Lesley Neuman: The First Touch Gentling Your Mustang
Lesley works with 3
wild horses at a BLM adoption, and very clearly
explains what is happening, what she is doing, &
what she sees in each horse as it progresses. Study
this video and you can learn "pressure and release"
gentling techniques to gentle your own new mustang!
Help for Burro adopters! Crystal Ward
All the basics of
gentling, handling, and training. A MUST for new
burro adopters! Good for domestic donkeys, too!
Order online from Video Mike
This website is
owned and created
by Nancy Kerson, a private
citizen - I am not the BLM or any other branch of government!
is offered as a service, to help
mustangs and burros find homes and to
promote public appreciation of
wild horses and burros.
information about the BLM
Wild Horse & Burro Program,
please call (866) 4MUSTANGS
BLM, not to me.
And I sure as heck
am not a
Mustang car dealership!
I am not interested in
buying or listing or otherwise
promoting your sale animals!
2. Click here for Nevada BLM'S "MUSTANG COUNTRY" booklet - it's chock full of info for mustang buffs wanting to visit Northern Nevada wild horse country, including local history, visitor tips, maps and camping info.
4. The Montgomery Pass HMA wild
horses can often be seen from the road
5. Oatman, Arizona, has the
tamest wild burros you'll ever meet!
6. The easiest wild horses to
see are probably the Virginia Range horses around the Reno/Carson City area.
These are not managed by BLM unfortunately - they fall under the "estray"
laws of the Nevada Dept. of Agriculture. For that reason, DO NOT FEED THEM!
As soon as a horse becomes a "nuisance" it is removed, and these horses have
no legal protections whatever. 7. "Eco Sanctuaries" - these are BLM Long Term Holding contractors who
manage the horses in a "wild" format, and who are open for visitors. (There
are many LTH facilities, but most are privately owned and closed to tourism.
Many of these do offer occasional "Open House" tours, however. Check with
BLM to see when the next one might be.)
We chanced upon this wild donkey/burro herd
near the town of Empire, NV, while driving to see wild horses in the
Calico Mountains! - Nancy Kerson
CARTER RESERVOIR HMA,
outside Cedarville, CA
Roxanne & Elvon Talltree went wild horse watching for their honeymoon!
They toured several of the smaller, lesser-known wild horse areas of Northern California, including Carter Reservoir, Red Rock Lake, and McGavin Peaks.
All of these photos are courtesy of Roxanne Talltree:
The Carter Reservoir HMA borders very close to civilization - the town
of Cedarville, California is in the background. Carter Reservoir also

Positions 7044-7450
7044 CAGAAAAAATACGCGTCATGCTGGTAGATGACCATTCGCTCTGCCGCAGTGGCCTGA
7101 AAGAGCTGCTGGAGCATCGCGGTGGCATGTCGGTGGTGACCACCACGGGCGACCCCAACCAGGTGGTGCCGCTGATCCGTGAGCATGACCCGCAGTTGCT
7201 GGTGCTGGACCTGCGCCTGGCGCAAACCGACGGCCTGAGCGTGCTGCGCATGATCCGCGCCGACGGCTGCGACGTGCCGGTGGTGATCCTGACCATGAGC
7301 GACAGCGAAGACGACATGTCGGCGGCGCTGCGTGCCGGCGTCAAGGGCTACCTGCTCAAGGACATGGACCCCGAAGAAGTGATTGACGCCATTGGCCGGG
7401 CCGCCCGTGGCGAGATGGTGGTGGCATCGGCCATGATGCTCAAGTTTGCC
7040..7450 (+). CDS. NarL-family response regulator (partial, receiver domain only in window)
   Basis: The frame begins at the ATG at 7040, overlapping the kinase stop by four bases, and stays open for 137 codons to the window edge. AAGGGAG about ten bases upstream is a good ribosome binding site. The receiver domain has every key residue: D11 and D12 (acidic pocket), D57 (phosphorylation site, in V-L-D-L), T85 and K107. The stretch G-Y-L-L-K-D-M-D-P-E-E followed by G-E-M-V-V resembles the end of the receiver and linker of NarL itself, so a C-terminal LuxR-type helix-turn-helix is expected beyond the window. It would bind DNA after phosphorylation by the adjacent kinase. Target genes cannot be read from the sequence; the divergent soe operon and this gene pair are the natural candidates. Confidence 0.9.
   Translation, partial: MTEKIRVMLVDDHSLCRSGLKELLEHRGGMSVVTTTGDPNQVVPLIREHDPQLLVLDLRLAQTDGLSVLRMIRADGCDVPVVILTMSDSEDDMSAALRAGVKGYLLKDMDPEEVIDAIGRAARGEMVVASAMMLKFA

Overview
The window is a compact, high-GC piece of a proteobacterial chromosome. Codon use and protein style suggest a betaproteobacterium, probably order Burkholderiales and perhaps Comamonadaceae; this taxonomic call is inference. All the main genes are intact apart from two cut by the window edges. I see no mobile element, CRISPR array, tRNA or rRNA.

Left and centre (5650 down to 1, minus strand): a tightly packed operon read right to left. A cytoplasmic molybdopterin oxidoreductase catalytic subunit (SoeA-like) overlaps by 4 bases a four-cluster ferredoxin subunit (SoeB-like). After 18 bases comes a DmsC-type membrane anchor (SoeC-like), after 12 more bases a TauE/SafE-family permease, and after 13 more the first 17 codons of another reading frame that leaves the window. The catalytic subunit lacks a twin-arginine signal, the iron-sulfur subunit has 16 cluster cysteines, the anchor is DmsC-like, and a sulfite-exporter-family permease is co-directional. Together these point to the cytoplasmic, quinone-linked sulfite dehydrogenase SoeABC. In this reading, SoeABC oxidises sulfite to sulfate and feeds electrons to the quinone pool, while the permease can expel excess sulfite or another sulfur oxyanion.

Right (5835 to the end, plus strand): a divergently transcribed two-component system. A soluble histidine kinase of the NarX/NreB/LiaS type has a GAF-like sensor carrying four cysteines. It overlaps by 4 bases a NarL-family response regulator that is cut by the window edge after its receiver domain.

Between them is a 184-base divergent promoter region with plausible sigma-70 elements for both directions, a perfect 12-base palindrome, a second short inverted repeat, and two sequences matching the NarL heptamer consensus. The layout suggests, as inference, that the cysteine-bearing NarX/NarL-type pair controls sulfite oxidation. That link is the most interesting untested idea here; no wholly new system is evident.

includes some more remote areas.
- If you drive too fast, you'll miss horses like these, who camoflage
well. This photo represents a more typical wild horse sighting than some
of the more close-up photos.
The Carter Reservoir herd tests very "Old Spanish" and their body type and colors - dun, palomino, overo pinto, etc. are very consistent with this ancestry
(although a BLM employee later told me that the pinto in this picture is
a known locally-owned domestic horse.)
Roxanne Talltree also sent these photos of
California's Red Rock Lakes HMA:
Red Rock Lake
Red Rock Lake
Red Rock Lake
Red Rock Lake
PINE NUT HMA, outside Minden/Gardnerville, NV
Kathy Port is a photographer who likes
to go out into the Nevada desert areas to observe wild horses and other wildlife. She sent me these great pictures of the Pine Nut range near Gardnerville, Nevada:
We saw this wild herd on the road between Soldier Meadows and Summit Lake - it is either in Black Rock, Warm Springs Canyon, or Calico Mountains - really not sure which.
Here's a band of Calico Mountains horses leaving McCarty Springs on the West slope of the range.
Comstock horses (Virginia Range) are probably the easiest wild horses for the tourist to access. They live in the areas surrounding Reno, Carson City, along US 50 out of Carson City, and, of course, Virginia City. They are frequently seen along roadsides (where they are at risk for being hit by cars!) and residential areas (where they are also at risk for being reported as nuisance horses).
Here are some excellent links with photos and stories by Willis Lamm, who lives in Wild Horse Country:
ECO-TOURISM and WILD HORSE & BURROS: DO WE NEED WILD HORSE PARKS?
As a Mustang website owner, I get emails all the time from people asking “where can I see wild horses?” These people often know about the various private sanctuaries that offer tours, but they want to see “real” wild horses on the real American range – in Nevada, eastern Oregon, Idaho, Wyoming, and California. I run into people all the time who are so thrilled to tell me (since they know I am into wild horses and burros) that they saw or heard real wild burros on their last camping trip to wherever.
I certainly wish the new "Eco-Sanctuaries" well, AND many people are excited about the prospect of sighting a fleeting band of real wild horses or burros in their natural, historic habitat
in natural multi-generational and mixed-gender groups. They aren’t looking for a park, museum or zoo.
can certainly be a place for wild horse parks in the Big Picture for wild horse and burro tourism, but no one should underestimate the wild horse & burro-inspired tourism that is ongoing right now, and could be further developed, throughout all of wild horse and burro country, for the economic benefit of a wide range of counties and cities.